Many processed foods have various dyes added to their formulas in order to change the color of the finished product. This is especially true of children’s cereals, candies, energy bars, and sprinkles. Everyone can see that.
What most don’t recognize are the foods with less obvious dyes: pickles, chips, frosting mixes, soft drinks, macaroni and cheese, and many brands of yogurt. In addition, most prescription and over-the-counter medicines contain one or more food dyes. (For tips on buying safer food, read my special report "How to Avoid Poisonous Foods.")
Food dyes are categorized as either natural or artificial. Natural dyes are made from extracts of colorful plant components, such as anthocyanidin from grapes, curcumin from turmeric, lycopene, and beta carotene. These dyes are often healthy, but are used less often because they are expensive.
The artificial dyes are extracts from compounds that were originally extracted from coal tar and petroleum products.
According to the FDA, food colorings are important because they make the food look healthier. This sounds more like a justification of deception, as it allows food processors to hide damaged or diseased products.
The FDA uses the code FD&C plus a number to indicate that the dye has been approved. There are seven main approved food colorings:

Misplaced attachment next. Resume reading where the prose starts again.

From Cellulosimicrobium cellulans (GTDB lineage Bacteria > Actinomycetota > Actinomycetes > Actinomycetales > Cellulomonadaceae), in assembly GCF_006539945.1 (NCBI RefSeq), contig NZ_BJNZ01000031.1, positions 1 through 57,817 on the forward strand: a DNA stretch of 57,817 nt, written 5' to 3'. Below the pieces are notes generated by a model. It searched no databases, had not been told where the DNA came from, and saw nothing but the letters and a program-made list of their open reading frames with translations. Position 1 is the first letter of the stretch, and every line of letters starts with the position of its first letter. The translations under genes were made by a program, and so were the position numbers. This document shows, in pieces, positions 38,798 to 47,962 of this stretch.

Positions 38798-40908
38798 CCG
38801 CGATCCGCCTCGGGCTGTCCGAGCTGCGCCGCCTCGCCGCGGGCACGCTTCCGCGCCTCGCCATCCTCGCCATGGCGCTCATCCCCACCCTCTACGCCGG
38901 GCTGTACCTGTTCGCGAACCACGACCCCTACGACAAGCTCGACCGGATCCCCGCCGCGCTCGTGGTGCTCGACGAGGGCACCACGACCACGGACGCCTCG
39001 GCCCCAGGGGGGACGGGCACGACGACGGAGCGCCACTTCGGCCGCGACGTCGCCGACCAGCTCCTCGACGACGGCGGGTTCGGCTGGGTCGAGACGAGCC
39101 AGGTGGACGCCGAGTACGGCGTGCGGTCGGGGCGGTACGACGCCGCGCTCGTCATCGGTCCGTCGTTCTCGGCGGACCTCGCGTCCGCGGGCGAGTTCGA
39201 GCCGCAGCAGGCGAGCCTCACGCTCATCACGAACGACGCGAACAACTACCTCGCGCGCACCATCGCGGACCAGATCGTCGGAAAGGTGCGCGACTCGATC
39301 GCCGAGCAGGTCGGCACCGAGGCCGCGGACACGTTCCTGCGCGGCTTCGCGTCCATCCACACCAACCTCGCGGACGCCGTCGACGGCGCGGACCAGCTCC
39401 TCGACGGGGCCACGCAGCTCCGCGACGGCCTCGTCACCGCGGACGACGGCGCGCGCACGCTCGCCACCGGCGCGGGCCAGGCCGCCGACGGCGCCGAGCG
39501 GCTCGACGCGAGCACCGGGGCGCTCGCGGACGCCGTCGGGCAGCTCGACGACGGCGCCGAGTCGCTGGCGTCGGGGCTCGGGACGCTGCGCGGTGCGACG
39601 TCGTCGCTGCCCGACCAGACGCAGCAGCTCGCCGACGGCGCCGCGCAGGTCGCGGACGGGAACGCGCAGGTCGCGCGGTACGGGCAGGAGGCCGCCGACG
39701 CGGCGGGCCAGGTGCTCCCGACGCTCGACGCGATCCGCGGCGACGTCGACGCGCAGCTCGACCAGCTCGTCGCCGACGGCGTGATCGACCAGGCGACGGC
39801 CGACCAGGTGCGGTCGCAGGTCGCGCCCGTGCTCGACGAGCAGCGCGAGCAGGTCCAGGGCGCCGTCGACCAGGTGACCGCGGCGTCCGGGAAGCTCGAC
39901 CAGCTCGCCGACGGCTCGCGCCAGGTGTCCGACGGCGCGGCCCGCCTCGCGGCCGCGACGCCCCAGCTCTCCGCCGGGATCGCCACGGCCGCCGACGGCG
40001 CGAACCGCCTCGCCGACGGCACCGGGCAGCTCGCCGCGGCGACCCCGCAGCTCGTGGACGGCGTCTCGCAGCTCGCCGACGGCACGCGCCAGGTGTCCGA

• FD&C Blue No. 1
• FD&C Blue No. 2
• FD&C Green No. 2024
• FD&C Red No. 40
• FD&C Red No. 3
• FD&C Yellow No. 5
• FD&C Yellow No. 6
A review of currently approved dyes raised several health concerns.
For example, Red No. 3 causes cancer in animals. Red No. 40, Yellow No. 5, and Yellow No. 6 have been found to be contaminated with benzidine or other carcinogens. Blue No. 1, Red No. 40, Yellow No. 5, and Yellow No. 6 cause hypersensitivity reactions. Yellow No. 5 damages DNA.
Tumor transformation studies have shown that Blue No. 2, Green No. 2024, and Red No. 4 increased tumor incidence and death rate in exposed hamsters. Yellow No. 6 and Yellow No. 5 have been found to act like estrogen. Blue No. 1 was shown to alter the behavior of mice.
The link between food dyes and hyperactivity in children is inconclusive, but for certain dyes, such as Yellow No. 5, the evidence is strong — even for very small concentrations. For more information on food additives and the damage they can cause to your body, read my newsletter "Food Additives: What You Eat Can Kill You."
As with most toxic substances, testing is usually done in perfectly healthy animals or people, and the dye in question is tested alone. Foods contain multiple dyes and well as other toxic additives; when mixed, one often sees a magnification effect on toxicity.
In addition, a great number of people with chronic illness, chronic inflammation, aging effects, and who are eating an antioxidant-deficient diet are also eating these dye-contaminated foods on a daily basis.
Your main protection is to avoid all food dyes. Eating only fresh, organically grown foods can accomplish this. If you decide to eat a processed food, check the label and look for the dyes listed above.
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